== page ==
British Columbia-headquartered amusement ride company WhiteWater and its global clients speak the same language by using ASTM standards. The company relies on ASTM standards for attraction design (F2291 and F1159) and for the manufacture, operation and maintenance of water play equipment (F2461).
From "berry blast" to "turtle green," crayons from Rose Art, a Canadian branch of an art and toy company, come ready for action. The label states the crayons' conformance to ASTM D4236, a standard that describes how to label paints and other art materials for potential safety issues.
ASTM copper standards that cover materials and products are widely referenced by Canadian industry, government, code bodies and others. The ASTM copper committee has long worked to ensure the acceptance of its standards in Canada and with Canada's trading partners such as the United States.
ASTM standards help ensure robust global commerce from these and other Canadian companies, helping them speak the same language with their clients worldwide while ensuring a common understanding of the basis for product and process quality.
Your home, your office, your neighborhood store - you assume buildings will serve their purposes. Standards for their components and performance, including those from ASTM, help ensure that they work as they should and stand up to nature's hazards, whether hurricanes, earthquakes or tsunamis.
For example, the structural wood products in residential and commercial construction in Canada must conform to Canadian building codes. Both the national and provincial codes cite ASTM standards, such as D5055 for prefabricated wood I-joists and D5456 for structural composite lumber from Committee D07 on Wood. Another useful standard is the test methods for the strength of wood panels for building construction from Committee E06 on Performance of Buildings (E72). Additionally, acoustics performance and gypsum standards are also cited.
Also, before construction of any sort may begin, testing soil for its strength may need to be done with the help of standards from Committee D18 on Soil and Rock, such as D1586, which is used during many geotechnical investigations. Standards are also commonly used to ensure quality during construction of most civil engineering structures. An example is D6938 used in testing the fill materials placed prior to building foundations. Monitoring soil responses during construction can also be necessary, especially in heavily developed areas. New Brunswick-based Measurand Inc. produces devices to do specialized monitoring of soil or structural deformation, and its staff participates in developing and revising D18 standards.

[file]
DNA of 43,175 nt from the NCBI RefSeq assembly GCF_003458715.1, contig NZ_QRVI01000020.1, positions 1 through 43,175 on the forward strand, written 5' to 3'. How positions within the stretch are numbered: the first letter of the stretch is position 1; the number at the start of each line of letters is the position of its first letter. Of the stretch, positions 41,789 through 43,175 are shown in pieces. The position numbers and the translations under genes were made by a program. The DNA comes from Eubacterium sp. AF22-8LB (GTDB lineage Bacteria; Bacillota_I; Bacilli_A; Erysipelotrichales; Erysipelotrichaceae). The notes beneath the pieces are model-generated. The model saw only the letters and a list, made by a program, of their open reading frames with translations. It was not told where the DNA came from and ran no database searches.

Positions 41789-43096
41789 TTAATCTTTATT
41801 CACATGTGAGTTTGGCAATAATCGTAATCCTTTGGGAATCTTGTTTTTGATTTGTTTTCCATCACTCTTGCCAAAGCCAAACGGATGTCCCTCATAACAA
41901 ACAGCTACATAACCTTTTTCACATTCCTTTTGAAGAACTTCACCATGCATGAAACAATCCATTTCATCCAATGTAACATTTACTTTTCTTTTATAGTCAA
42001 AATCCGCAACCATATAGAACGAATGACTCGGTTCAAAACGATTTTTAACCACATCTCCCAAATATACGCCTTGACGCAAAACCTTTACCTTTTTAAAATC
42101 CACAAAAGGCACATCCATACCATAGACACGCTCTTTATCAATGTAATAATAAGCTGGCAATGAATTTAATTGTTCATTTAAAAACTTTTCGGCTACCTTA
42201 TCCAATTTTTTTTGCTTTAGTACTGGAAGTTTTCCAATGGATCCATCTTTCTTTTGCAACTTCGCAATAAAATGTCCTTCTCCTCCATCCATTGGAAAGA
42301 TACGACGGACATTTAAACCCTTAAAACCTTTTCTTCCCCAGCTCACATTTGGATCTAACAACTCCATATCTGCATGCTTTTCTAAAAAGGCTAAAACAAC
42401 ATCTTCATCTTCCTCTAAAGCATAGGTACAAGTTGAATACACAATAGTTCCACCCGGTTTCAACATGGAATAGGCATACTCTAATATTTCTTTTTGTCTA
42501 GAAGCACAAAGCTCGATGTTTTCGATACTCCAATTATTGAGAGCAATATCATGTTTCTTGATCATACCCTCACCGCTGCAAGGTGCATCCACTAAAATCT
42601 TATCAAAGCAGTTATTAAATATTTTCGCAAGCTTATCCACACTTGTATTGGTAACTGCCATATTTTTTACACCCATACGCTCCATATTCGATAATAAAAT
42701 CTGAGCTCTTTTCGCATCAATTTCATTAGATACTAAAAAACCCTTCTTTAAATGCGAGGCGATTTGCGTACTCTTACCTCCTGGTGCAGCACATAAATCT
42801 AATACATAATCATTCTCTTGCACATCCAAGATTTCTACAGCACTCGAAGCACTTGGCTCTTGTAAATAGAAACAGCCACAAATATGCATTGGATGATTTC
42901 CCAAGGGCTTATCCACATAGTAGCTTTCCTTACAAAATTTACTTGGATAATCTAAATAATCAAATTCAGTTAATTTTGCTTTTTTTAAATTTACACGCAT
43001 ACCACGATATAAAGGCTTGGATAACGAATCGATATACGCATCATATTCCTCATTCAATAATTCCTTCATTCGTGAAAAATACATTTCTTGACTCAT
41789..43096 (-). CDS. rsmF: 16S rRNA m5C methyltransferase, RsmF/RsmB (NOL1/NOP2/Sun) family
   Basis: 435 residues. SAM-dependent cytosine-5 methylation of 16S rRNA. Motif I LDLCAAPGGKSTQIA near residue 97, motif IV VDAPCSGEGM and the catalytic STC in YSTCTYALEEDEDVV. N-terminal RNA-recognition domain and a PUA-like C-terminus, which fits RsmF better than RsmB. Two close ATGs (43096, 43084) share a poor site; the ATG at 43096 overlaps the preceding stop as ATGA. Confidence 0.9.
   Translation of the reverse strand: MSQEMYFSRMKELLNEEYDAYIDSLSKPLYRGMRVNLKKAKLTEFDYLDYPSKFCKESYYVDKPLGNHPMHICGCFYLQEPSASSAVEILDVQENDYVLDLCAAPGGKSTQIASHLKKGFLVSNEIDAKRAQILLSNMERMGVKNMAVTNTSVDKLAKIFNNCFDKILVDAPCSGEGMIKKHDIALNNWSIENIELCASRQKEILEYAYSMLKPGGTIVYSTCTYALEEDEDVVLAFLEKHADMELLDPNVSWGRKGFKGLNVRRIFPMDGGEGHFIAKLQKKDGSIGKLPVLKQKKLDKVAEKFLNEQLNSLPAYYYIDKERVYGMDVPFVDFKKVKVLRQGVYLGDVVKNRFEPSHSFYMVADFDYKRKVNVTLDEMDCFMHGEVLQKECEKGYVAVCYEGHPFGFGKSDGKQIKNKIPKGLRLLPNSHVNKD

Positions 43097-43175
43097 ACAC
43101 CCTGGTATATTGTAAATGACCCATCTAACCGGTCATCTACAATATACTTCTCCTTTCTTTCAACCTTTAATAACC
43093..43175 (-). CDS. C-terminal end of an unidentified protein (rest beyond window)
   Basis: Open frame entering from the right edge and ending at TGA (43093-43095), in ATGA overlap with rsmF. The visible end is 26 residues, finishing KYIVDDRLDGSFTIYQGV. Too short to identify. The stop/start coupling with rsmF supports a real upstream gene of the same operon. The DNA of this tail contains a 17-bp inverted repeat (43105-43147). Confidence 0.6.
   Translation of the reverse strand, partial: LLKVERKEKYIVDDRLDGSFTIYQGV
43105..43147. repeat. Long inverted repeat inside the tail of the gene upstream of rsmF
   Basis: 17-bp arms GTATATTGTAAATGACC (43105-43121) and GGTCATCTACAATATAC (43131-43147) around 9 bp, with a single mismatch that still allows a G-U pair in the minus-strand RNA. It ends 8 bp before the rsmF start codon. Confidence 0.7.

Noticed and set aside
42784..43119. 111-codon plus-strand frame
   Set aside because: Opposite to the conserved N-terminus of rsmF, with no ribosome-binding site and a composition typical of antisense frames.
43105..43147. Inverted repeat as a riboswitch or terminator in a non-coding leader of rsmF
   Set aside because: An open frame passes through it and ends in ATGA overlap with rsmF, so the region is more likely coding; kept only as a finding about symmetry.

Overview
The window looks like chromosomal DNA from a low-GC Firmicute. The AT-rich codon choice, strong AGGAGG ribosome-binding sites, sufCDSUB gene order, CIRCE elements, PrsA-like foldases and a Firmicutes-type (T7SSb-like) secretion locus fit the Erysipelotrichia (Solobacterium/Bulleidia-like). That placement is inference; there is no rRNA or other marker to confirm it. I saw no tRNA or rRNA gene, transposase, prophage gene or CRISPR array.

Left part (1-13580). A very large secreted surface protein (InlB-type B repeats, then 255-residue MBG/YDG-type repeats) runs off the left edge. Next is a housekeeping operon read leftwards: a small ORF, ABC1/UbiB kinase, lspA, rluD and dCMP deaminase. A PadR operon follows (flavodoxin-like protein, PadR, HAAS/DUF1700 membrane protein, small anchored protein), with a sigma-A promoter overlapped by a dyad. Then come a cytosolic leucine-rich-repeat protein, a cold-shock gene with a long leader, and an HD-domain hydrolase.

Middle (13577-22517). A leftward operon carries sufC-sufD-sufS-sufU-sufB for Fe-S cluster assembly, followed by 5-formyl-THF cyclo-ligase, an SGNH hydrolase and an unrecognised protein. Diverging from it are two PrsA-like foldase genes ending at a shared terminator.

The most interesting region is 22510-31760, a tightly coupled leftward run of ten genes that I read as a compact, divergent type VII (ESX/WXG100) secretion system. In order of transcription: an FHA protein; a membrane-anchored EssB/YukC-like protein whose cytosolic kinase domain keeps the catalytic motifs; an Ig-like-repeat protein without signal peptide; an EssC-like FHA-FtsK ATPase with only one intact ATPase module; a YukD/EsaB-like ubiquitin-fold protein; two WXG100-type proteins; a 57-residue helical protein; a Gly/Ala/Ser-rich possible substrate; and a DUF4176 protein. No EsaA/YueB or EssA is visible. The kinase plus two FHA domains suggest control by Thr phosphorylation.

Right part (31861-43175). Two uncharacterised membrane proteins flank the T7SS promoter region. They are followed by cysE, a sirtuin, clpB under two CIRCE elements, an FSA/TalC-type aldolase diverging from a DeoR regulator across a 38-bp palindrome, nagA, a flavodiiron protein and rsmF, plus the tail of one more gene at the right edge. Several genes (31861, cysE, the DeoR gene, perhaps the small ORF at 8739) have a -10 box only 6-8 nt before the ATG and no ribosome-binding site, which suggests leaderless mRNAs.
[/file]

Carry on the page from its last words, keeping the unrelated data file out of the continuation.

Patriot Forge, a Canadian supplier of forged materials for infrastructure components often uses ASTM standards to show its products' compliance. For example, the company adheres to the specification for valves used in pressure systems (A182) and another specification for steel mill and marine shafts (A668). An additional standard from Committee A01 on Steel, Stainless Steel and Related Alloys - A370, Test Methods and Definitions for Mechanical Testing of Steel Products - is used to confirm required properties of Patriot Forge's products.
The Canadian government also references procedures for checking building paint and parts. For instance, one procedure (D4124) sets out how to evaluate exterior paint that forms a chalky powder on its surface and a practice (B117) covers how to evaluate metals in salt environments.
Determine Fuel Quality
Canadian energy sources such as coal, petroleum and natural gas are supported by ASTM standards.
Coal - used in Canada to generate electricity among other purposes - helps to light and heat homes and offices. Numerous ASTM standards play a part in determining coal quality for its intended purpose. Tests from Committee D05 on Coal and Coke help evaluate its overall chemistry, thermal rheology, microscopy and more. These standards provide sound technical evidence to international customers and clients who want to use coal for various applications. In addition, the Canadian government requires the reporting of greenhouse gases, and methods from D05 can be used to do so.
Standards also help ensure that cars are fueled with satisfactory gasoline. From crude to the pump, Canadian petroleum products are checked and tested with standards from Committee D02 on Petroleum Products, Liquid Fuels and Lubricants. The tests quoted in national fuel standards verify performance requirements and check for impurities to help ensure overall fuel quality.
Canada, one of the world's largest natural gas producers and exporters, also consumes that fuel across the country for hot water and heat as well as to power stoves and cars. Regulations cite key standards from Committee D03 on Gaseous Fuels such as the test to analyze natural gas by gas chromatography (D1945) and a test to determine the heating value of natural gas (D1826).